New York City vacation

New York City Vacation

This February school vacation, we went to New York. Why would I go anywhere else? It’s very close to where I am, it’s a great city for kids, it’s a quiet week because New Yorkers are out of town and there are relatively (loose term) few tourists, and the weather was perfect. (40s to 60s). I went alone with the kids. Atlas, 6, had a little cold, but he was a trooper. We were in Brooklyn, near Prospect Park, so day one we went to the cute little zoo there. The highlight is the baby baboon and his mom. The baby kept trying to wander, and the mom just held onto his tail. Then the baby would just jump on her back and they’d go ambling around. Lots of other cute things happened in the baboon area. Like teenage baboons playing and jumping from branches and landing in ninja fashion. That occupied us for at least 30 minutes.

I am not too familiar with the park, and I loved it this week. But I can only imagine how amazing it would be in Spring, Summer and Fall.

We spent a lot of time in Bryant Park. Why, because that’s where my 15 year old was spending a lot of time. (Don’t ask why.) We watched jugglers, ping pong players, ice skaters. Atlas went on the carousel and read books. They have a reading area for kids there. We both had colds so we didn’t partake in too many activities other than that. We spent a lot of time at Kinokuniya, a mostly Japanese bookstore. It also has lots of stationery, paper and gift items from Japan. One of those places that isn’t too too crowded and you think to yourself, “I sure do hope this really cool place stays open.”

And, there was the new 43,000 square foot Whole Foods……. which could be better organized. It took us a few tries to figure out how it all works.  I know people who work around there who can’t stand the layout and refuse to eat there. C-.

I also took Atlas to our neighborhood on the Upper East East East Side, with the amazing secret Carl Schurz Park, and beautiful Promenade along the East River. Having stayed in Brooklyn, I can say that my neighborhood wins in convenience, beauty and peace and quiet. It’s also missing the overpriced band-aid retail establishments that are adhered over former working class neighborhoods in Brooklyn. In short, it seems to have changed less, which is a good thing. Not heartbreaking to see an affordable neighborhood gone bad, like in Brooklyn. Gentrification certainly did happen on the Upper East in areas, but earlier and not as badly as in Brooklyn.  It’s still “affordable.” The fancy areas were always fancy.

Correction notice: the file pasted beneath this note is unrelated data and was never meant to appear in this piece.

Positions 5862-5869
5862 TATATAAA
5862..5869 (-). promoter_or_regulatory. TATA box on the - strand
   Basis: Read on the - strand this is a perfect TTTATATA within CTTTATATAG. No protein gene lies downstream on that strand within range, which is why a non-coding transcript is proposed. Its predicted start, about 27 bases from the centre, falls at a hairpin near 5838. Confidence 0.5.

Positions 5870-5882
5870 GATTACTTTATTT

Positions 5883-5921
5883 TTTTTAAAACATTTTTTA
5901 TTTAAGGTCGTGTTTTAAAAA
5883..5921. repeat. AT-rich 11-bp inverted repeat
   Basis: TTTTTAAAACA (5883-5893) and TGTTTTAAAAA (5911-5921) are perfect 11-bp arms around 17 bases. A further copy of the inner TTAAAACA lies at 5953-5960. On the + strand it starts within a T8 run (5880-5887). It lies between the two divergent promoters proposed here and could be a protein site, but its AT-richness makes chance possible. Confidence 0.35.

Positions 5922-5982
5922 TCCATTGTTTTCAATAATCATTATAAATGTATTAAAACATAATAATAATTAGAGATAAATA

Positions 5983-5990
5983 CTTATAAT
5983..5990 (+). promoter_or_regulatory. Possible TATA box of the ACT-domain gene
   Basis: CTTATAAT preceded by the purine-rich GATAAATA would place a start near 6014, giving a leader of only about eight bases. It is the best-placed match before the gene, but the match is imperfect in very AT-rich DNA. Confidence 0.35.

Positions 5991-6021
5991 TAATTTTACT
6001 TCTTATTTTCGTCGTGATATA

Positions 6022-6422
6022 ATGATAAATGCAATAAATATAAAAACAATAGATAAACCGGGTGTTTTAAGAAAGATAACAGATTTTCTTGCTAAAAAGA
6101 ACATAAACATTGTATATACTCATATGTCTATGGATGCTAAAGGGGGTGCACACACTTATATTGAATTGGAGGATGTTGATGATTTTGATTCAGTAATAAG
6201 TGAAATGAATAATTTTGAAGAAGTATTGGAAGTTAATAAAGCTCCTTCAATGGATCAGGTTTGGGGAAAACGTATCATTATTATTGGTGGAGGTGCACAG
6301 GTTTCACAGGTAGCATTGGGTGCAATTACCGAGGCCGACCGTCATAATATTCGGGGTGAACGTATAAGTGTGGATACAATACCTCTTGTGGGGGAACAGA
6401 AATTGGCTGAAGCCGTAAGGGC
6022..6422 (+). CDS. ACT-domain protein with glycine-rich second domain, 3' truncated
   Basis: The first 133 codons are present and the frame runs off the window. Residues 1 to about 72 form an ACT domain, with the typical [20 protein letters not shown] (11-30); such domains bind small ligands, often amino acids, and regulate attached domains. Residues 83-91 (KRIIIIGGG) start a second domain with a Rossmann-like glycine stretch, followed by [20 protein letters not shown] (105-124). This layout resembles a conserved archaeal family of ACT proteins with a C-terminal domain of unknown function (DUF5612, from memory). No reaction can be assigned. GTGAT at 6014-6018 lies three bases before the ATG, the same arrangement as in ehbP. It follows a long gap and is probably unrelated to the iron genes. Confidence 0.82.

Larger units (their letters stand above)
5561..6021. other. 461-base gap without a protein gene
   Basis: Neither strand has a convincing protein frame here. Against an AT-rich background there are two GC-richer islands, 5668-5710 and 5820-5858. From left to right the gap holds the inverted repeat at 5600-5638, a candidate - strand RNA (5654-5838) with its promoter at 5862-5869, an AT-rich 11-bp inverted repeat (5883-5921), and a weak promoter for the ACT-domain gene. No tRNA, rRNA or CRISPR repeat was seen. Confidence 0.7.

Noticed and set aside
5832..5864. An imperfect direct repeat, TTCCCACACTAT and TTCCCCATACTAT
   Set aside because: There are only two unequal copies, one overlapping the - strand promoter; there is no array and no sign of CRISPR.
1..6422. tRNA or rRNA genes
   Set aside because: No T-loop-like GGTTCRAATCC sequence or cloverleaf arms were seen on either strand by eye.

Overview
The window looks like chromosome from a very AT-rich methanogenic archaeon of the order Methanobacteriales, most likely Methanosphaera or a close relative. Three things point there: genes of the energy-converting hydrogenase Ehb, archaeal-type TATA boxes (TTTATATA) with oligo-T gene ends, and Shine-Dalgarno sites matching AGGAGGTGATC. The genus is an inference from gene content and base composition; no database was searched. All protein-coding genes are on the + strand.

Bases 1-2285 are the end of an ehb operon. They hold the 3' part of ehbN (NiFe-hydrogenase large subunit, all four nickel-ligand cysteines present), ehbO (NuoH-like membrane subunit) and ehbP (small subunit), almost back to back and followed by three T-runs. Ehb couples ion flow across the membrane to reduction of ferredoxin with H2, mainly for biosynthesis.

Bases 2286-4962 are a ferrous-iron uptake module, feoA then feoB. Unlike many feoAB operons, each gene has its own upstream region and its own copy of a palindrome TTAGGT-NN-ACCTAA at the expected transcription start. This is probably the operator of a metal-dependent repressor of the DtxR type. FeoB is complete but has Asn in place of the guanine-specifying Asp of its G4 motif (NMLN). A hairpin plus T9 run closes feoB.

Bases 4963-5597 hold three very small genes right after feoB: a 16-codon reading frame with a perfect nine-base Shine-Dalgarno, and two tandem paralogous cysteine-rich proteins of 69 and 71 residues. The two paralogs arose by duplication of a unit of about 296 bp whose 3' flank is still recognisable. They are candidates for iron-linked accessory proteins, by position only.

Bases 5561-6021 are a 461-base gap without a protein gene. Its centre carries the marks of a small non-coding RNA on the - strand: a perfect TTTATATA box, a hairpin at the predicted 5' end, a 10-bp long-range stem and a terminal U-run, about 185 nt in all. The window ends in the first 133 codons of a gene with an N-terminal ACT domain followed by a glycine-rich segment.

It’s even easier to get downtown and around from the UES, relative to Brooklyn. Believe me, I did it from Brooklyn with a very easily bored child all week long.  On the UES, you have the the Select Bus, the new 2nd Avenue subway, and the 6 train that is hands down the most reliable line in town.

It’s luxurious, compact, and super convenient.

You get Central Park and the Museums and even the Upper West Side is walkable.

In Brooklyn, people are tempted to have cars and get Costco Memberships. (I have friends there who do that.) On the Upper East, there’s none of that. (Unless you are an incorrigible car person and enjoy the thrill of alternate side parking — what a waste.) To top it off, there are great, new protected bike lanes, which mostly benefit delivery people. (I boycotted getting delivery orders a long time ago because of how dangerous is was for cyclist delivery people.) Lastly, there is the proximity to Harlem. You can walk there. With a shopping cart if you want. And you can get your suburban fix there: There’s a Costco, Target, Old Navy and Aldi. Most importantly, you are near the Heart of the city. Harlem.

Yes, it goes without saying that you get less space on the Upper East Side than pretty much anywhere in Brooklyn. Small spaces are the thing now, right?

We visited the new-ish Whitney. Emile had been there. I did a professional headshot of someone there and on the extended Highline. We had been on the Highline during Christmastime. This time was much less crowded. Even when it was overcrowded, the Highline is one of my favorite things about NYC. Such a cool perspective. I would love to be able to walk around the entire city among flora, looking at buildings at eye level, without a care in the world about a car or bus.

Atlas played in mulitple playgrounds, including the one on Bleecker Street, and around Brooklyn. We brought his Spaldeen and we played inside handball courts. Emile’s favorite neighborhood is the West Village. He says, “It’s so pretty, like Northampton, only bigger!” Sort of.

Speaking of, it’s always fun to come back to the beauty of Western Mass. I had met with some clients at Woodstar Café yesterday, and on the way home (walking) I picked up some bread from The Hungry Ghost Bread that we ate with soup for lunch. Now I know why so many of my friends from Brooklyn are moving out here. It’s a relief to live in a place that bans plastic bags, has municipal composting, a recycling center, bike kitchens, and bike trails. I share a car and only have one about 3 days per week and on those days I drive less than 5 -10 miles, if that. I can get groceries, work, meet clients, all on bike. I can even walk on a trail along a creek to get to the downtown.

Emile is obsessed with Copenhagen (He did a report and made a beautiful pop up map with watercolors.) and the bike lanes there. He dreams of a NYC that looks like that. With the Highline, and the Citibikes, and the bike lanes, it’s getting closer every year, and not a minute too soon.






Leave a Reply